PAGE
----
General | Testing and Accountability | Teachers | Administrators

Sequestration Goes into Effect

The following information was sent from the Texas Education Agency to the Grants Listserv:


News from the Office of Grants and Federal Fiscal Compliance

Sequestration Goes into Effect

On Friday, March 1, 2013, President Obama signed an order putting into effect the automatic across-the-board cuts to the federal budget known as the sequester.

The following text is taken from testimony provided to the House Subcommittee on Budget Transparency and Reform on February 25, 2013. That testimony is also available online, from a link in the Chief Grants Administrator section of the Grants page of the TEA website.  (http://www.tea.state.tx.us/index2.aspx?id=25769803789)

Mostly No Retroactive Cuts

Most federal education programs are forward- or advance-funded, meaning the state receives the majority of the federal fiscal year funding on July 1, at the end of the federal fiscal year for use primarily in the following fiscal year. USDE has reported that forward-funded programs will not be retroactively cut back to the October 1 beginning of the federal fiscal year, but will take the full reduction from the July 1 allocation. What this means for LEAs is that their school year (SY) 2012-2013 entitlements will not be reduced mid-year, but rather the full reduction will be taken from their SY 2013-2014 entitlement amounts.

However, some local educational agencies (LEAs) receiving direct grants from USDE, such as Impact Aid programs, will start seeing federal reductions as quickly as USDE is able to calculate the reductions to grantees.

Projected Amount of Reductions

Many education groups following the sequestration process are calculating the estimated potential impact of the reductions. USDE has used an estimated impact of 5% while other groups have calculated reductions of 5.1% to 5.3%, which due to the two month postponement of the sequester is less than prior estimates of 8.2% reductions.

Since Congress has not yet completed work on appropriations for fiscal year 2013, TEA can only model data based on federal fiscal year 2012 data. Actual reductions will differ slightly once federal fiscal year 2013 appropriations are finalized. The Office of Management and Budget (OMB), which has responsibility at the federal level for determining the actual percentage of the reductions, will release the amount and percentage of reductions required by the Budget Control Act. This process is expected to take at least 30 days.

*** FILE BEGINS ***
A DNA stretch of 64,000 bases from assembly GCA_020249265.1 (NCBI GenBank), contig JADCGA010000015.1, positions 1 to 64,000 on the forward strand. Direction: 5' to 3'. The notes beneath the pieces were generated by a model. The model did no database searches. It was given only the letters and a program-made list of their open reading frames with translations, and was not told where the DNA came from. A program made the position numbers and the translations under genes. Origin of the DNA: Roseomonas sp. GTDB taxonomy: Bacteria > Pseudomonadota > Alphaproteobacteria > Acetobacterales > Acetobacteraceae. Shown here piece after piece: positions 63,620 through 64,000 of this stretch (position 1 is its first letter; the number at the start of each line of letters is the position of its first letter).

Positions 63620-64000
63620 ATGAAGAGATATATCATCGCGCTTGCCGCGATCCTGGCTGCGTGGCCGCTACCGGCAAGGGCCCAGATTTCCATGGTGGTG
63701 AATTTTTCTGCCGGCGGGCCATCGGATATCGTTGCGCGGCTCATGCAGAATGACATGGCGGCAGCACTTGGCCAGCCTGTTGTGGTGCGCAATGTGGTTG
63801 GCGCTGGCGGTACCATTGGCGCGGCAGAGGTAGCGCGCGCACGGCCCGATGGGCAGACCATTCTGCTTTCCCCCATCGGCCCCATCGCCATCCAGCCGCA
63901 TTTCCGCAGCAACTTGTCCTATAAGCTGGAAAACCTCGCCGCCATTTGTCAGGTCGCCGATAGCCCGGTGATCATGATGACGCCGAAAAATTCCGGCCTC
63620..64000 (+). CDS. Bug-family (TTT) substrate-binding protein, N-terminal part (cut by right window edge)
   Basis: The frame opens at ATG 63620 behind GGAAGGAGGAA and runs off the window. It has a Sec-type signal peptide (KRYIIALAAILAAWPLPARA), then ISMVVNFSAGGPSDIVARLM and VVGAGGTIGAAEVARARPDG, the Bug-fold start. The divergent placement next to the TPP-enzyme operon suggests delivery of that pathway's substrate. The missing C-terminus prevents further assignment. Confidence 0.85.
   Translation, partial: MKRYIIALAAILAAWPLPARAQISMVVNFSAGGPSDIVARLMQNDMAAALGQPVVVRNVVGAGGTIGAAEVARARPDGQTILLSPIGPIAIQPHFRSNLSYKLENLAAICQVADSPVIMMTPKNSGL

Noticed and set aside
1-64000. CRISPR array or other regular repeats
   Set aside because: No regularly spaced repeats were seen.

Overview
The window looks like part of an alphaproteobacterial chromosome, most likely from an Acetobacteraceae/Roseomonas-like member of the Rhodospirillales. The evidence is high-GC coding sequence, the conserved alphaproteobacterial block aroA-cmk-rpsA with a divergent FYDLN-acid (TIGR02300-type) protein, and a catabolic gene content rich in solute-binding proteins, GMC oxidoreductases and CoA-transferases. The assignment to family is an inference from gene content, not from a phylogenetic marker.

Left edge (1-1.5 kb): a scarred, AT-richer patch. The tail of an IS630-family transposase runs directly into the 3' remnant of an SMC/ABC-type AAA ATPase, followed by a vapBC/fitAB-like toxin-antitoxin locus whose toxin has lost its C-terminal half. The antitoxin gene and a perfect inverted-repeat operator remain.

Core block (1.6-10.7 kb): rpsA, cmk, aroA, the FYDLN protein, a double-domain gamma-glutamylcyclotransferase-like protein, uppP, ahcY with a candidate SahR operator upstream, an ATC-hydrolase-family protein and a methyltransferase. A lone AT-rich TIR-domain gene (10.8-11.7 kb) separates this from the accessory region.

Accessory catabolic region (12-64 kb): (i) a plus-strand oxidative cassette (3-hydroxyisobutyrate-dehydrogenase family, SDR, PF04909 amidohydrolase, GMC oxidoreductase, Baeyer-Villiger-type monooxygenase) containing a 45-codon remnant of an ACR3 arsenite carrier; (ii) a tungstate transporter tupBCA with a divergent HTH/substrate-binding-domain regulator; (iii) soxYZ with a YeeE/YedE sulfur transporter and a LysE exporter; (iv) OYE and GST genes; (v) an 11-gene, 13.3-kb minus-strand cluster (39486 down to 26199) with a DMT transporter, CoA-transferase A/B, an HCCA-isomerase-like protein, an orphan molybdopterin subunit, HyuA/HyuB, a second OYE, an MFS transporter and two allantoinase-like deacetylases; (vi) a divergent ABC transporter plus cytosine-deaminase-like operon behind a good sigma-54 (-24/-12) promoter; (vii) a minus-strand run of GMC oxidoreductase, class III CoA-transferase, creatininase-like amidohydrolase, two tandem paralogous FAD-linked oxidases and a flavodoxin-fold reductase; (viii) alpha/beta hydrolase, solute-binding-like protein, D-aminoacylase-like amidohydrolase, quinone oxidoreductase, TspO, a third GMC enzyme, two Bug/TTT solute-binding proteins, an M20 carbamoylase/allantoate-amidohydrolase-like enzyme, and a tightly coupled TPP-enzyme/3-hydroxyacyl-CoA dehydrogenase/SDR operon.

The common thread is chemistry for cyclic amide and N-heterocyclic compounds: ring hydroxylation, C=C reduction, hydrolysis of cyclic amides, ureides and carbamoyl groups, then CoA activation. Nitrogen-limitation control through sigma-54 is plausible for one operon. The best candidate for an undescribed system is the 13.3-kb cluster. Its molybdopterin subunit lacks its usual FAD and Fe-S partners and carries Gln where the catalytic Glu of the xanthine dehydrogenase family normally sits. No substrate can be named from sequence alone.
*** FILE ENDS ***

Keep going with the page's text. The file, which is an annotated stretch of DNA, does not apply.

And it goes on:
Potential Impact

For discussion purposes, the state’s largest federal programs demonstrate the potential impact on LEAs.

·         ESEA, Title I allocation could be reduced by $67-71 million depending on a 5.0% or 5.1% reduction.

Based on a 5.1% reduction,

·         The Individuals with Disabilities Education Act (IDEA, Part B) allocation is expected to be reduced by approximately $50 million.

·         The ESEA, Title III, Part A—English Language Acquisition allocation is expected to be reduced by approximately $5.2.

·         The Perkins Career and Technical Education allocation is expected to be reduced by approximately $4.5 million.

Planning for Next Year

One of the largest concerns for LEAs (school districts and open-enrollment charter schools) is the need for more information to be able to plan for next year’s staffing, services, and program budgets. Also of concern to states and LEAs are the impact on the sequestration reductions on federal maintenance of effort (MOE) and supplement, not supplant requirements at both the state and/or local levels.

Currently, TEA has only modeled a 10% reduction (based on earlier projected reductions). However, for some programs with hold-harmless provisions, such as Title I, Part A, in the statutory formula this 10% model suggests the “worst case” scenario. In Title I, Part A statute, the hold-harmless provision applies to state appropriations as well as LEA entitlement calculations. The LEAs that by the data are at or below the hold-harmless amounts must be guaranteed the hold-harmless amount while the LEAs above their hold-harmless amount actually have the sequester reductions taken from their allocations. All LEA hold-harmless calculations are aggregated up to the state level; meaning Texas’ overall state allocation could be reduced more than the estimated 5-5.3% by the statutory formula.

The Texas Education Agency (TEA) has not yet received guidance from the US Department of Education (USDE) regarding the amount of cuts to federal education spending. Once the state receives more detailed information, TEA Grants Administration staff will model the reductions and make planning amounts available to LEAs. It is estimated that the entitlement/planning amount calculations will take three weeks to complete once data are received.

You can skip to the end and leave a response. Pinging is currently not allowed.

Leave a Reply

Subscribe to RSS Feed Follow me on Twitter!